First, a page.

5. Watch ski/snowboard movies or videos to get everyone excited
We couldn’t agree more – nothing like a Warren Miller family ski movie night to amp up the alpine enthusiasm among the fam! Use media to motivate your kids and set expectations of what their experience on the mountain and lessons will be like. Check out ski and snowboard clips on YouTube and PSIA-AASI’s  YouTube Channel.
6. Pack the right gear
family-ski-trip-packingYou don’t have to spend a fortune on kids’ ski and snowboard gear. Just make sure they have a good snowsuit that’s wind/snow resistant along with goggles, long socks pulled up below the knee, snow gloves and insulated layers. If they become more involved in the sport then you can invest in wicking base layers and more expensive jackets when they will be out on the mountain for longer periods of time. There’s a science to packing properly – see our guide to packing for a family ski trip.

Get your kids ski bags and gear and get ready! See our reviews of the Best Family Ski resorts in the World and we’ll see you on the  ski slopes!

By Heather Burke, photography by Greg Burke www.luxuryskitrips.com

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2016 Copyright & Photography property of Family Ski Trips

John Christie – Maine Ski Legend – His Legacy Lives

John Christie, Jamie Walter photo

John Christie, Jamie Walter photo

I couldn’t have imagined a better ski writer to assume my beloved newspaper column for the Maine Sunday Telegram than John Christie. As flattered as I had been in 2010 that Christie, and his son Josh, were chosen as my successors for the ski column I had written for 11 years, I was equally saddened to learn of John’s passing on May 7, 2016.

I was proud the day he and Josh took over “my ski column” at the Press Herald. I joked with John that it took two to fill my ski boots – but I was impressed with their work, and loved that a father son team shared the column , carrying on beautifully, with engaging, eloquent and just plain fun content. I had been hired at Boston.com as the ski guru, but I circled back to check on “my baby” weekly. John and Josh shared, possibly eclipsed, my passion for skiing, writing, and the ski biz.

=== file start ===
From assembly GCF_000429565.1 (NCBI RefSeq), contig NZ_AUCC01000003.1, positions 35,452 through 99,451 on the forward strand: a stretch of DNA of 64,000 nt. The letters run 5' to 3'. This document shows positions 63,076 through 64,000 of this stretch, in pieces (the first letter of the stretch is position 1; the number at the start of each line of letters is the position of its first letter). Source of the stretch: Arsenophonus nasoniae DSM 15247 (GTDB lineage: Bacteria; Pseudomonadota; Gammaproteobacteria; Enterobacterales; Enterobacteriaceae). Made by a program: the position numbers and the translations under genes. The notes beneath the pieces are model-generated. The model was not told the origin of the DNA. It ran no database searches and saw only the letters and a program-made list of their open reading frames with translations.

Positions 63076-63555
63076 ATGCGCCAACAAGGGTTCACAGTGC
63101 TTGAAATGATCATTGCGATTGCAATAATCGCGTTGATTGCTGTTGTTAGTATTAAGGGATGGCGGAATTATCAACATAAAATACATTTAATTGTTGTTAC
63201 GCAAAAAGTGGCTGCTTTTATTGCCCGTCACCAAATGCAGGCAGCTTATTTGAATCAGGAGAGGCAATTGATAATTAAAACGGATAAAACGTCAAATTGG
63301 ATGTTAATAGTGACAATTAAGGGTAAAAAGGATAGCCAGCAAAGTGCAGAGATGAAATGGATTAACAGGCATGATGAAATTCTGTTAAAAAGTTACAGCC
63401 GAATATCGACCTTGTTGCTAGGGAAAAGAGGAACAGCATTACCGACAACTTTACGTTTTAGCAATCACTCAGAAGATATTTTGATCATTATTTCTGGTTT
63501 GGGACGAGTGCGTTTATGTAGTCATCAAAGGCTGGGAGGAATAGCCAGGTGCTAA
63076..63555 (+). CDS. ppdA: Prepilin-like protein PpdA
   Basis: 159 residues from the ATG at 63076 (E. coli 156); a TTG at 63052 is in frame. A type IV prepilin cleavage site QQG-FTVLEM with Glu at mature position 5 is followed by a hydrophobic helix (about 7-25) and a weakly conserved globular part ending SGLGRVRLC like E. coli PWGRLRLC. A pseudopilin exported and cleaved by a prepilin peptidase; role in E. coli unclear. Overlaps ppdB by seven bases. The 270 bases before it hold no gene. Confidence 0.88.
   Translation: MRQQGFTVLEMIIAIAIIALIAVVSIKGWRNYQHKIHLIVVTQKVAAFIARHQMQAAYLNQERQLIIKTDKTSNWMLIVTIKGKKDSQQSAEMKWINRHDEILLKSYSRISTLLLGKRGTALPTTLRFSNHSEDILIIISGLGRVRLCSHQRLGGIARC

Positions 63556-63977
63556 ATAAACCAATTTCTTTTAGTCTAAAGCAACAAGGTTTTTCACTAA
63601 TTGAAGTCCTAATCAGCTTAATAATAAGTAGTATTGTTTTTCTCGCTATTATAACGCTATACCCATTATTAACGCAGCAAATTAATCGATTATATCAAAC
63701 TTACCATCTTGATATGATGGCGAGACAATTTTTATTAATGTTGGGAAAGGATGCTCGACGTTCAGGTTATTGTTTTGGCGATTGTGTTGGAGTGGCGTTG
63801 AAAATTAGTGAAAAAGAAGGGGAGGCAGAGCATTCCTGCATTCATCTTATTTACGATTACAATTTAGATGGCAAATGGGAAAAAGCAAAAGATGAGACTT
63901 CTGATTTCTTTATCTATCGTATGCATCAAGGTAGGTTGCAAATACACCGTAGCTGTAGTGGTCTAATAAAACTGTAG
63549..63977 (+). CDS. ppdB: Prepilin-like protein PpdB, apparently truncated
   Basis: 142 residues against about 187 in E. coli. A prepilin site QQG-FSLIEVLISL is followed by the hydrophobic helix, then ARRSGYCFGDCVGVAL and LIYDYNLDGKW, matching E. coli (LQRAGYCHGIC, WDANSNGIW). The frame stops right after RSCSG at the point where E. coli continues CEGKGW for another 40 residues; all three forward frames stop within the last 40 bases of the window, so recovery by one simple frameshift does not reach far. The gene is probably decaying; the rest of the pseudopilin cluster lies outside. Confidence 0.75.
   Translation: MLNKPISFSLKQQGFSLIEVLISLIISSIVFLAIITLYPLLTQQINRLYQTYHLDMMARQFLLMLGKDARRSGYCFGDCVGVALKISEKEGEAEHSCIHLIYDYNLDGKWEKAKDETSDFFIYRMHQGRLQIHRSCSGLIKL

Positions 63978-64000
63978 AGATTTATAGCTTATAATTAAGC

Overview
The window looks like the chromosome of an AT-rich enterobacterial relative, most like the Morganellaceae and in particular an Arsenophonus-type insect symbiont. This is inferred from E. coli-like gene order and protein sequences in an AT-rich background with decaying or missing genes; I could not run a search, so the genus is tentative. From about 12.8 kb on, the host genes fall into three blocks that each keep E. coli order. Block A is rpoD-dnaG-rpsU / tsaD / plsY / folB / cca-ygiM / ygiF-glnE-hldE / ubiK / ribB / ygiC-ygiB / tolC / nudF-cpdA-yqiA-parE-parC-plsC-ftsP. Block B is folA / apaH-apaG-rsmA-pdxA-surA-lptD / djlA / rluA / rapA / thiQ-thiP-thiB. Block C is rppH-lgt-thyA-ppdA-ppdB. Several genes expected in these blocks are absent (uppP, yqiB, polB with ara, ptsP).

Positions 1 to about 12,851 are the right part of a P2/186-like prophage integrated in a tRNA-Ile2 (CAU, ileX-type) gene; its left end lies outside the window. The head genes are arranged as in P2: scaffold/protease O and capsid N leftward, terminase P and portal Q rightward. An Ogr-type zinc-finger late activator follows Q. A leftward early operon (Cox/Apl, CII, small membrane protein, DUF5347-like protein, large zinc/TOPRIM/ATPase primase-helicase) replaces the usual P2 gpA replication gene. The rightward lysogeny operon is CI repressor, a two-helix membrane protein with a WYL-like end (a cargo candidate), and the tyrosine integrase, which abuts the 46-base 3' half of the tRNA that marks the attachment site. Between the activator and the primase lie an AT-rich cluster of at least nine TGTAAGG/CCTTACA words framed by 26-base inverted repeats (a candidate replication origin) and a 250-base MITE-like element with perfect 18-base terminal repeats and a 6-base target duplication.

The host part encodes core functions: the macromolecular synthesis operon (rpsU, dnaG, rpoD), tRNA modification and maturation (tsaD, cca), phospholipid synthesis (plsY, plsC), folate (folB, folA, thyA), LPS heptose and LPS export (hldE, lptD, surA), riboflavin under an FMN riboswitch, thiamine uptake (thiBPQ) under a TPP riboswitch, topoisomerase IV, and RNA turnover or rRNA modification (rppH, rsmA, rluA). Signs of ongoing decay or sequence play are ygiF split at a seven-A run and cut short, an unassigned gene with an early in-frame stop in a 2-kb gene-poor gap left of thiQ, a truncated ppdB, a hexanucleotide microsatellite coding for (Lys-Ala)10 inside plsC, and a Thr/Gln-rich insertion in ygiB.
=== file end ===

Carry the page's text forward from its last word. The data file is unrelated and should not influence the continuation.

John Christie was always a generous enthusiastic promoter of the sport – and a super nice guy! His son Josh is so-damn-outdoorsy and also a brilliant writer (of books! about beer! and skiing! #cool). How heartwarming that Josh can carry on his Dad’s legacy and continue to create and share stories about their family’s favorite sport.

As for my memories: every time I met John Christie, his smile warmed my heart, especially on those cold windy ski days at the Loaf. His laugh cut through any frostbite, his optimism and first-hand stories could outlast any fixed-grip chairlift ride.

6sugarloaf-summitJohn had mad people skills, amazing retention of every player’s name and their influence (the good, the bad and the not-fit-to-print) in the ski biz, myself included – he not only remembered me but made me feel like a ski rock star, calling me the “First Lady of Maine Skiing” – I told you he was funny. He was an incredible storyteller. His words came from the heart, honest and humorous, but peppered with factoids.